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Cybersecurity is dead.

Back when this profession of ours was trying to find its place in the world, some smart people who thought the state of computing was shit got together and started to make some noise. The L0pht fellas testified in front of the US Congress, the cDc folks released tools that not only mocked Microsoft but pretty much made the company do something to at least save face, and hacker conferences were all the rage. Those were the days of smashing stacks for fun and profit, and the days some people realized that powerful technology companies were putting us all at risk for profit and no fun.

Some of those folks went on to start their own cybersecurity companies, some went on to work for governments, or work for the very companies they were ridiculing not too long ago. Some have tried to keep the flame alive and bring back that vibe. And, somewhere along the way, shit got weird.

Everyone and their mothers saw this new field and thought they would be able to capitalize on it. And they were right. Information Security companies started popping up left and right, cybersecurity certifications of dubious value proliferated, bootcamps that promised to get you ready to land that 6-figure job in a matter of weeks became very popular, and "professional associations" started to gain some momentum. Very rightly, might I add. The field was blooming, and there was a lot of money to be made. And you know what they say: "When everyone's digging for gold, sell shovels."

The cybersecurity (née information security) professionals were on the top of the world! In such high demand that you couldn't even go on LinkedIn without preparing for the barrage of recruiters' messages you would surely have to face. Business was good! And then I think we all got cocky.

A lot of us started operating under the assumption that everyone and everything was some sort of existential threat, that garden-variety vulnerabilities were a cataclysm, and that people who didn't know any better should stop whatever they were doing immediately and heed our warnings. Developers. IT. HR. Accounting. Legal. They are all a bunch of dummies who were putting the organization at extreme risk just by virtue of going about their business. Every single countermeasure was thrown at them, proportional or not. End point protection that wouldn't let them write some VB. Email gateways that would quarantine invoices that would come due without ever reaching the right inbox. Password policies that inevitably made people write down and reuse passwords. Blocked USB ports that would make people email things to/from their personal emails just to open a document that would be blocked by the aforementioned email gateway. We added so many roadblocks that, quite predictably, everyone started avoiding us. And bypassing us. And ignoring us. But we had an ace up our sleeves: just you wait until something bad happens and you'll see!

And then... some bad things happened and it wasn't the apocalypse? All the vulnerabilities with fancy names and custom t-shirts and DEF CON talks mainly got fixed without much ado. Bugs in widely used libraries were announced as ticking time bombs just to become not that big of a deal, really. All those things were chipping away at our credibility. We were so self-absorbed and self-important that we didn't even see things changing right before our very eyes. CISOs went to board rooms and started talking about cloud security this, AI that, SBOM this, Kubernetes that, and companies were like: "Bro. Nothing happens when we give you money, and slightly more happens when we don't. So we won't."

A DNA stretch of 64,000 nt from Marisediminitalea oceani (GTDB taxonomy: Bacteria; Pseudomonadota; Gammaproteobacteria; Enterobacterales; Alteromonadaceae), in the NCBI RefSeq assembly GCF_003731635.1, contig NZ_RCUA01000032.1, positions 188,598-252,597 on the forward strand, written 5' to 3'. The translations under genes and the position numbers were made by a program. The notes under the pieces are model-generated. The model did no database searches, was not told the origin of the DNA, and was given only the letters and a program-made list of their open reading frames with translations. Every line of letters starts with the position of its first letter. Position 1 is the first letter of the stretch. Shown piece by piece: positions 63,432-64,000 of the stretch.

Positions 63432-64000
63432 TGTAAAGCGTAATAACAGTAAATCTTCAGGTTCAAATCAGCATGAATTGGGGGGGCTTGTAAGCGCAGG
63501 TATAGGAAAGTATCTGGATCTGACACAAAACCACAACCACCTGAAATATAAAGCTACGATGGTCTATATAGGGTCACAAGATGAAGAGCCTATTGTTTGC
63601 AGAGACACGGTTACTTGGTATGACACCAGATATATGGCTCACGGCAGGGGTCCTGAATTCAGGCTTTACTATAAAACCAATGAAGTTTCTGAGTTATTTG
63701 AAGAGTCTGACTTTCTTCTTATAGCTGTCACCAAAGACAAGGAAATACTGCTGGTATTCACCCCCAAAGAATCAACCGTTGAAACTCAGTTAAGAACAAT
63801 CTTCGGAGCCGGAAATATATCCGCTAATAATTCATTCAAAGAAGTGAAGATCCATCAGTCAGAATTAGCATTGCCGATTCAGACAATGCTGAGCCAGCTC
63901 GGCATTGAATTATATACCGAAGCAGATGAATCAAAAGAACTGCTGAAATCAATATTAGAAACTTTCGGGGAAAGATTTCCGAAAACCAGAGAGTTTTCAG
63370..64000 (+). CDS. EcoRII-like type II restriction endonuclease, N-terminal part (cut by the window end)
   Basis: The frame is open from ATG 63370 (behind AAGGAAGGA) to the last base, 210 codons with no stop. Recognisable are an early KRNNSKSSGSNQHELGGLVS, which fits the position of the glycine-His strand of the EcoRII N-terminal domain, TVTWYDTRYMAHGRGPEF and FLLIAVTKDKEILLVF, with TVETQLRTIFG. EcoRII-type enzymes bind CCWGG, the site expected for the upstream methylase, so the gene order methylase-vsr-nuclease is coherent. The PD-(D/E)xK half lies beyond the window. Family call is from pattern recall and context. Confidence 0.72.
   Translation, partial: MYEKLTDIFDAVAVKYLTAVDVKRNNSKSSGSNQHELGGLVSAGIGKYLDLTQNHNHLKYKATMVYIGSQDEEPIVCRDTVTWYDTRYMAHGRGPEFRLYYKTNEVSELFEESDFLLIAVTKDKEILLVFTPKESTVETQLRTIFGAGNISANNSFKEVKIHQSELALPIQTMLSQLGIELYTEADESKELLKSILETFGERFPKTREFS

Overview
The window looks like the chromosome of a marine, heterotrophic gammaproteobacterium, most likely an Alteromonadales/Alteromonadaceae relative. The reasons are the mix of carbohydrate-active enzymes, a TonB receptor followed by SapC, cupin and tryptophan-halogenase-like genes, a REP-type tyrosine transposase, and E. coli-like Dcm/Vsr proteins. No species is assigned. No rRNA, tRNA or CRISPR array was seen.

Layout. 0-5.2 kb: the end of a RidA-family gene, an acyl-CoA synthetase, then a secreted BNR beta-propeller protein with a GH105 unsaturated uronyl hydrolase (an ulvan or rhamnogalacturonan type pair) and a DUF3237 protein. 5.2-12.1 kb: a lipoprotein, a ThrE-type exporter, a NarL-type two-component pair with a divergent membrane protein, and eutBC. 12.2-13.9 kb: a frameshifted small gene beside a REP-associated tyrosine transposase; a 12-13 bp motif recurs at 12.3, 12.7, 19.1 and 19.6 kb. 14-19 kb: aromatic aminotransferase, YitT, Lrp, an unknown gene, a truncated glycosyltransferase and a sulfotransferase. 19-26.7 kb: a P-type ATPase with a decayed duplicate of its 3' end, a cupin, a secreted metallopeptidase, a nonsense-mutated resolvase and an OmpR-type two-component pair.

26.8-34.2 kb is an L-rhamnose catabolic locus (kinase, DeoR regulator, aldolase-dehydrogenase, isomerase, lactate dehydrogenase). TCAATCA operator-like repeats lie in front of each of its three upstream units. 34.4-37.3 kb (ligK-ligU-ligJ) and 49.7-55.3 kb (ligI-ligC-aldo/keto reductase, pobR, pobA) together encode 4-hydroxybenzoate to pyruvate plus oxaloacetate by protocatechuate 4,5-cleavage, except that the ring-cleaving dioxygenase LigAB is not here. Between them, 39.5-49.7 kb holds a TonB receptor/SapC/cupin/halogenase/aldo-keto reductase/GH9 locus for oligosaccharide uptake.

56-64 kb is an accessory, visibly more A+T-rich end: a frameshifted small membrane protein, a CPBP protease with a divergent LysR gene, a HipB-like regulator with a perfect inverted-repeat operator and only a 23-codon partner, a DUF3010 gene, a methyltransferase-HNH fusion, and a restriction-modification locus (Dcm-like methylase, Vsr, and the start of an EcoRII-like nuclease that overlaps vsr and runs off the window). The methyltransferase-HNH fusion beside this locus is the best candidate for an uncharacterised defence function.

Reality eventually catches up, and the reality right now is this: nothing really bad happens when companies fuck up. They might be slightly inconvenienced, maybe have to pay a fine, or spend a couple million to give people some bullshit identity monitoring. But it's almost never some apocalyptic event. And when it kinda is, it's almost never some high-tech, AI-enabled, need-to-string-together-7-exploits-and-get-the-timing-just-right-down-to-the-millisecond Mr. Hackerman state-sponsored ninja shit. It's fucking ransomware and credential stuffing. Go look. The basics are never sexy, though. And CISOs need to go look for the new shiny thing they can use to scare the board into giving them more money to throw on things that are not a threat. And, if there's anything we've learned in the past 8 years or so is that "reputational damage" is wildly overrated. It's really hard to play that card when you don't have alternatives. What are we going to do? Leave? Where to? In the grand scheme of things, do we even care about some data leak? It happens so often that we're desensitized. Shifting baselines and all that.

So, what do we do? I'd argue that we need to start being a little more honest with ourselves and accept the fact that the world doesn't revolve around us. Most of us are not in a spy novel. Most of us do not work for companies that should worry about nation-state APTs. Most of us don't even work for companies that would qualify as the already very generous term "critical infrastructure." We need to settle the fuck down and think about our role in all this, and start offering actual, actionable solutions to threats and vulnerabilities that don't involve the ability to manipulate quantum fields. Academic research is all nice and good, but spend a couple of minutes deciding if that research you saw presented at DEF CON really impacts your employer.

We suck at measuring risks, and the world knows that now. Our credibility is in tatters, and it's going to take some work to get it fixed. We can do it, though. We're smart. But the current model is dead, and everyone you know who's looking for a cybersecurity job knows it, too. And, hey! You can always hire me.